I heard some really sad news this week; my school drama teacher and VIth form form-tutor, John (Stephen) Godfrey, died last Friday. Friday was my birthday, which makes it somehow worse.
I felt a little bit guilty when I heard the news (which I know is many people's immediate reaction to someone dying), not just because I'd been living it up with champagne and presents, but because, to be honest, I'd been badmouthing him just a little bit recently. Not that he knew, or that it would have made any difference if he had, but anyway...
You see, it's easy to blame others for our failure to write: the kids, the spouse, the postman knocking just as inspiration's about to strike, authors who write better than we think we do, friends and family who don't take us seriously, the dog for needing a walk, the cat who wants to be let in and out so often that there's absolutely NO POINT sitting down at the keyboard... you get the picture.
When I was 17 or 18 I had a careers interview with Mr G (as we called him). He was always a humorous, eccentric sort of chap with an alternative take on most things, so I was really shocked when he told me that I couldn't "just be a writer" and that I needed "a real job".
Fair enough, I can see where he was coming from, but surely there was some better advice he could have given me? (To be fair, he wasn't a careers teacher - cutbacks I suppose, even back then in 1985/86.) Perhaps he could have suggested a degree in Creative Writing or a journalism course. I don't know, but I just remember the world crashing around my ears at that moment. I felt stupid, as though I was kidding myself... and I'm guessing we writers all know that feeling. I have often thought back to that moment over the years. It still feels very real.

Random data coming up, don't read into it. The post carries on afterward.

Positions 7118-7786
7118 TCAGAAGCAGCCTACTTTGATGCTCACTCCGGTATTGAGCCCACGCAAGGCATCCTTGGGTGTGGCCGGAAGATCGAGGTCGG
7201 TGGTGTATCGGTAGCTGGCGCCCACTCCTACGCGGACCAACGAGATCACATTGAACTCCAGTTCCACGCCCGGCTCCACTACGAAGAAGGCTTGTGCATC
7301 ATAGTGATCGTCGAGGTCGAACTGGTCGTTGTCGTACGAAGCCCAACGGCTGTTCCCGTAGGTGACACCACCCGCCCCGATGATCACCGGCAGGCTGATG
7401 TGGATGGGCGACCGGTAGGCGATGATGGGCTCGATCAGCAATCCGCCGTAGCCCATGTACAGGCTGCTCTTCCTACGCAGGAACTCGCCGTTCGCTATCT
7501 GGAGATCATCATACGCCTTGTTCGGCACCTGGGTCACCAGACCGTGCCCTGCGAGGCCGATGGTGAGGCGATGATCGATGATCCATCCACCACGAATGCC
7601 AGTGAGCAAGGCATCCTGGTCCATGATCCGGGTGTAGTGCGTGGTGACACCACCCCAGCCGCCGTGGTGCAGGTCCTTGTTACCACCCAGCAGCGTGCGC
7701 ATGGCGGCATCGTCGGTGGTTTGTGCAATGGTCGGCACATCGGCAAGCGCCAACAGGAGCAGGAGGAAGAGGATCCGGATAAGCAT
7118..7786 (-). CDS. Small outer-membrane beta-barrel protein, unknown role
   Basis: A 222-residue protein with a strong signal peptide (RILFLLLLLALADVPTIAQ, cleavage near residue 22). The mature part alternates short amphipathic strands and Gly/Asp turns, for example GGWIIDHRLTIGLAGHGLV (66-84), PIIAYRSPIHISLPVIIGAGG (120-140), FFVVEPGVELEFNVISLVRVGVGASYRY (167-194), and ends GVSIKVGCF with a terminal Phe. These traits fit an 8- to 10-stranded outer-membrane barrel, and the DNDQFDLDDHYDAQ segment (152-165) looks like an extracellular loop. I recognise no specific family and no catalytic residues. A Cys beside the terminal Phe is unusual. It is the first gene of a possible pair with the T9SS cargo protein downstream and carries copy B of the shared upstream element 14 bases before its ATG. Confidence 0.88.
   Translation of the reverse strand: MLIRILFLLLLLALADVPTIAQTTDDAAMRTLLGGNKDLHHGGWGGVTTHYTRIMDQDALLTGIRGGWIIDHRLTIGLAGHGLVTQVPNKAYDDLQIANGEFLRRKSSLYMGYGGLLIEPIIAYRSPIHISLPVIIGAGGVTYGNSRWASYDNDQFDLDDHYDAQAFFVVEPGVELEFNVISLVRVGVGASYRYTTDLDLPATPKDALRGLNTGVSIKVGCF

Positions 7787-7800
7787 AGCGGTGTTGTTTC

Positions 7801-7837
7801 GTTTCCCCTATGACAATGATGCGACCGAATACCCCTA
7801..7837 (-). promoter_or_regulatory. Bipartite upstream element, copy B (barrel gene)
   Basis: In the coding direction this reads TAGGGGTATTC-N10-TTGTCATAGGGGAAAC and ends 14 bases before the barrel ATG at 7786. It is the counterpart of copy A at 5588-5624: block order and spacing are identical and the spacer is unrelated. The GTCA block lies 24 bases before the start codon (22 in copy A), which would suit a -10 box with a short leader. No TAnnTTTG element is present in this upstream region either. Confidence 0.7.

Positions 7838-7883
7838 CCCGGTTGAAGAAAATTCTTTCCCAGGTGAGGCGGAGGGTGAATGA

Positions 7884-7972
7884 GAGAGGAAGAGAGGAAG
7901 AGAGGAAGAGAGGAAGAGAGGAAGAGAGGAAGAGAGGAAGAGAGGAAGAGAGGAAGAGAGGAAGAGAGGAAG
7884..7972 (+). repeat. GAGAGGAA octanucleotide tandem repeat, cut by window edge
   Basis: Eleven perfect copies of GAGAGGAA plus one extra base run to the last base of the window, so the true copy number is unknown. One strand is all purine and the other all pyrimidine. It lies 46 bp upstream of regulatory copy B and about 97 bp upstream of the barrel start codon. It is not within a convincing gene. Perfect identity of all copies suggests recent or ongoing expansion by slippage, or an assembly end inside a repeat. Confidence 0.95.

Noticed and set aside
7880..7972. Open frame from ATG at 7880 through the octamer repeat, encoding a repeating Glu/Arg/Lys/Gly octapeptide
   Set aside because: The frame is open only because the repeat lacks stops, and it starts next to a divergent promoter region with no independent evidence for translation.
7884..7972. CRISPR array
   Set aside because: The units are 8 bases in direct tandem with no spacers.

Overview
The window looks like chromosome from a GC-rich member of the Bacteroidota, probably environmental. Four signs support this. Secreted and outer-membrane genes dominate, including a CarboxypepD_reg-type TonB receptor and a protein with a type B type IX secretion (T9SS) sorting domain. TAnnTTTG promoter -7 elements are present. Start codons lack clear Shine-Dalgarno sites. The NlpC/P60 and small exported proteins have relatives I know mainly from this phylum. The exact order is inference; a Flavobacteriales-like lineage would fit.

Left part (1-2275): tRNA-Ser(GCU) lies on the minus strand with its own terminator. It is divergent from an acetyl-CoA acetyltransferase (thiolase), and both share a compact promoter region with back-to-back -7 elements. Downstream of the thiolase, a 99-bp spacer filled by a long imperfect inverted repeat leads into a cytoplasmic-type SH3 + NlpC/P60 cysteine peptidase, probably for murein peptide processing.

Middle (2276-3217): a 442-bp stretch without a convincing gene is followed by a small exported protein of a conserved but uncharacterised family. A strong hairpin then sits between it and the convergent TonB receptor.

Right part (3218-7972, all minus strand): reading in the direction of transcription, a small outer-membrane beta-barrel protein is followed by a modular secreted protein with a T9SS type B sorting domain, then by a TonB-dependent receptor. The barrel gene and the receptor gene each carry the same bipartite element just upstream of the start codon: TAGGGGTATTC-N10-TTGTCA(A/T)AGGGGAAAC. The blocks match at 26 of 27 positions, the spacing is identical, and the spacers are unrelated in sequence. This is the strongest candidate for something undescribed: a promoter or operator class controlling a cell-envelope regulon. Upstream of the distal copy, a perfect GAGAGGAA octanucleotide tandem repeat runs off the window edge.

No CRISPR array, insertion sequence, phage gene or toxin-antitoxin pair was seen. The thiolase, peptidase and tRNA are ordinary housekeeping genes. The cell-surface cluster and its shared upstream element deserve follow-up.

There it is, the scene of the crime! Pic from 1986.
So, off I went, did my A Levels and got a job in an office. I grew up, I got married, had my children and didn't have time to write for years and years. Writing never left me, though; it was always there niggling away at the back of my mind and I'd scrawl lines of dialogue, thoughts and descriptions on any piece of paper that came to hand, wherever we were. It was a waiting game.
Perhaps I could have carried on writing through those years, but the belief that I could had left me.
I did start writing again in about 2004, but it was only after losing my lovely mum in 2006 that I started to take it seriously. She never saw me published, but I know she'd be so proud of me.
Back to dear Mr G. He has to carry a little of the can for my stopping writing and getting bogged down in real life, but I can't blame him completely. Looking back, I don't know what I'd have had to write about at the age of 18, and I know his advice was sensible - it just sent me off in an unimaginative direction. I have a lot of experience of life under my belt now; I've met so many different types of people, had so many experiences, loved with all my soul, lost loved ones and had my heart broken. I have so much more to write about than I did then.
My happiest memories of school are all associated with Mr G and his wonderful drama lessons and productions. I can see his face so clearly. I definitely had a little crush on him (as did everyone else, probably!) and still find myself dreaming about him occasionally.
So, although you didn't know Mr G (apart from you, Unmann-Wittering, if you're reading), I'd like to use this post to thank him for being a wonderful teacher and an inspiration to me in many ways. When I teach drama as part of my job he is never far from my mind. I took far more from him than he 'took' from me. In fact, the more I think about it, he didn't really take anything from me. I didn't have to take his advice, after all!
If you're still reading, thank you so much for indulging me!
Have you had a similar experience with a teacher that resulted in you changing your path? Or did you have a teacher who was an inspiration to you? I'd love to know!